So you felt from a religious perspective that there was a little bit of a gravitational field in terms of your opinions. Like it was affecting how you could be as a scientist. Like as a scientific thinker, obviously you were young. Yeah, I think that's true. Whenever there's something you want to be true, it's the ultimate seduction intellectually. And I worry about this a lot with UFOs and it's true already with things like Venus, Vosvene and Searching for Astrophological Signals. We have to guard against this all the way through from however we're looking for life, however we're looking for whatever this big question is. There is a part of us, I think I would love there to be life and universe. I hope there is life and universe, but I'm somewhat, it's been on record several times as being fairly firm about trying to remain consciously agnostic about that question. I don't want to make up my mind about what the answer is before I've collected evidence to inform that decision. That's how science should work. If I already know what the answer is, then what am I doing? That's not a scientific experiment anymore. You've already decided. So what are you trying to let me? What's the point of doing the experiment if you already know what the answer is? There's no point. It's so complicated because so if I'm being honest with myself, when I imagine the universe, so first thing I imagine about our world is that we humans and me certainly is one particular human.


You feel like ignorance (01:18:52)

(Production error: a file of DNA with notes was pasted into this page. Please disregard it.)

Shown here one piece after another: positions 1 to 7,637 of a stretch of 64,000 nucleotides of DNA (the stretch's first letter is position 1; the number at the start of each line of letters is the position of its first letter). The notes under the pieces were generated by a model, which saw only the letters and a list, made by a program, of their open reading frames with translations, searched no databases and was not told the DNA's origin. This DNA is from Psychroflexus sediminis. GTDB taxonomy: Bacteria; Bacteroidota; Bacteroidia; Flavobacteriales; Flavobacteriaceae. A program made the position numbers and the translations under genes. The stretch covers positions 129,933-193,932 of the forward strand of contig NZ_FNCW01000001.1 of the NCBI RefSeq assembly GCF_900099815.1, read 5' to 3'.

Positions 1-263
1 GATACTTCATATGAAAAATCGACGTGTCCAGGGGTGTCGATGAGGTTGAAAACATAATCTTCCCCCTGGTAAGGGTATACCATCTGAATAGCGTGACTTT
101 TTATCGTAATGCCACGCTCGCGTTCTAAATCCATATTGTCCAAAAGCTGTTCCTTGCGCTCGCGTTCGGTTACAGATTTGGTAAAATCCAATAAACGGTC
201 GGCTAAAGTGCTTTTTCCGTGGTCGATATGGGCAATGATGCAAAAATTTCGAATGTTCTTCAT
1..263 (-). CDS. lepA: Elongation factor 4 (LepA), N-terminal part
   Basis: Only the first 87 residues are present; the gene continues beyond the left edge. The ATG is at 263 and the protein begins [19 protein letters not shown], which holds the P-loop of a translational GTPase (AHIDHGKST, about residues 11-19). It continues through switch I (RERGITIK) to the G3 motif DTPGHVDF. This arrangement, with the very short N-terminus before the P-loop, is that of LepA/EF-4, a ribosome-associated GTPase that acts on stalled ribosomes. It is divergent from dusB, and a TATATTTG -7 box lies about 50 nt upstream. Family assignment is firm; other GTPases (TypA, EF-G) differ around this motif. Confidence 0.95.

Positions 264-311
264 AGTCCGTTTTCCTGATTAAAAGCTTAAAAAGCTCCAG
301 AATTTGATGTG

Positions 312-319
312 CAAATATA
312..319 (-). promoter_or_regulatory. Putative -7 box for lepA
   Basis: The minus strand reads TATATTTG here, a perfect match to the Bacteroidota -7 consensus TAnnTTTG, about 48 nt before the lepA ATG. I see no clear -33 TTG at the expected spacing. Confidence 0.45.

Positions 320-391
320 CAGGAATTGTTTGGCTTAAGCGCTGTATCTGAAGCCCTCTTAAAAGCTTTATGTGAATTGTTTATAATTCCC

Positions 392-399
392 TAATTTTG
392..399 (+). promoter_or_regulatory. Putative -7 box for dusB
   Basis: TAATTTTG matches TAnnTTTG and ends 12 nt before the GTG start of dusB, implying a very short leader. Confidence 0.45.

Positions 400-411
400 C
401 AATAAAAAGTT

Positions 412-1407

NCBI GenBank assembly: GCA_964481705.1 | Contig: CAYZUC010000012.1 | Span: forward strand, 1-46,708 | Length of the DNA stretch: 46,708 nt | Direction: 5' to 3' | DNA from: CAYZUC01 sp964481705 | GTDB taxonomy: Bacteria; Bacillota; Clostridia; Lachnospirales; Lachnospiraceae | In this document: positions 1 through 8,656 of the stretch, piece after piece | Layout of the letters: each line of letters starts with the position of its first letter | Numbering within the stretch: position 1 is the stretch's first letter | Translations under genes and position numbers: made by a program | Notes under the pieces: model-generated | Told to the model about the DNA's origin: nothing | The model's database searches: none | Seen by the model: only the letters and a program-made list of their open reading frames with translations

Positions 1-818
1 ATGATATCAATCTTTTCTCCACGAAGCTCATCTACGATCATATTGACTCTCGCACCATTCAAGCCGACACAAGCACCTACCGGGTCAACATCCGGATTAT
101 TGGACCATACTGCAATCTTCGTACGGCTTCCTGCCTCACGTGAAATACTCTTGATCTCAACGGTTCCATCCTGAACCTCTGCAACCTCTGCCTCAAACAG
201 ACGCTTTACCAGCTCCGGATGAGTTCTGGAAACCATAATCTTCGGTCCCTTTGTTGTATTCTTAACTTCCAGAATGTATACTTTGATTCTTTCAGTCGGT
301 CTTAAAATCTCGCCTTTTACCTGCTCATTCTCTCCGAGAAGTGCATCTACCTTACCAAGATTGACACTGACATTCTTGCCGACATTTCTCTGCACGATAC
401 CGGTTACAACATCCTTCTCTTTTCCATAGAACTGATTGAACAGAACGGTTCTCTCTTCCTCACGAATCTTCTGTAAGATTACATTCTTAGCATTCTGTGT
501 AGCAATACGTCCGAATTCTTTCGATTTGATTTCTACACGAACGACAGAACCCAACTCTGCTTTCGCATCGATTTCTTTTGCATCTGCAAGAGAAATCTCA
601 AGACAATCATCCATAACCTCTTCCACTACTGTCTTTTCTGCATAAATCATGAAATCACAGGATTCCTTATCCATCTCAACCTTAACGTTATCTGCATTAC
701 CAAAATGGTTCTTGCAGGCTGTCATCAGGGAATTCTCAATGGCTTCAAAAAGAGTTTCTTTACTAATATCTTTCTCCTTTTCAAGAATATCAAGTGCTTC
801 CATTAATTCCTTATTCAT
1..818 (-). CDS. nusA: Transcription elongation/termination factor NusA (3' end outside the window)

First assumption is I know almost nothing about how anything works. First of all, that actually applies for things that humans do know, like quantum mechanics and all the things that there's different expertise that I just have not dedicated to. Even that's the starting point. If we take all of knowledge as human civilization, we know almost nothing. That's an assumption I have. Because it seems like we keep discovering mysteries. It seems like human history is defined by moments when we said, "Okay, we pretty much figured it all out." Then you realize a century later, when you said that, you didn't figure out anything. That's a starting point. The second thing I have is I feel like the entirety of the universe is just filled with alien civilizations. Basically, the important thing that enables that belief for me is that they don't have to be human-like. They could be anything. It's just the fact that life exists and just seeing the way life is on Earth, that it just finds a way. It finds a way in so many different complicated environments. It finds a way. Whatever that force is, that same force has to find a way elsewhere also. But then if I'm also being honest, I don't know how many hours in a day I spend seriously considering the possibility that we're alone. I don't know when my heart is in mind or filled with wonder, I think about all the different life that's out there. But to really imagine that we're alone, like really imagine all the vastness that's out there were alone, not even bacteria. I would say you don't have to believe that we are alone, but you have to admit it's a possibility of our ignorance of the universe so far. You can have a belief about something in the absence of evidence. Of course, you can famously describe that as the definition of faith. If you believe something when there's no evidence, you have faith that there's life in the universe. But you can't demonstrate, you can't prove it mathematically, you can't show me evidence of that. Is there some, mathematically, a math is a funny thing. The way physicists think, intuition, basic reasoning, is there some value to that? Well, I'd say you can certainly make a very good argument. I think you've already made one. Just the vastness of the universe is the default argument that people often turn to that surely there should be others as hard to imagine. There are a order of 10 to the 22 stars in our observable universe. And so really the question comes down to was the probability of one of those 10 to the 22 planets, let's say, Earth-like planets, if they all have Earth-like planets, going on to form life spontaneously. That's the process of abigenesis, the spontaneous emergence of life. Also, the word spontaneous is a funny one. Maybe we weren't used spontaneous, but not being seeded by some other civilization or something like this. It naturally emerges.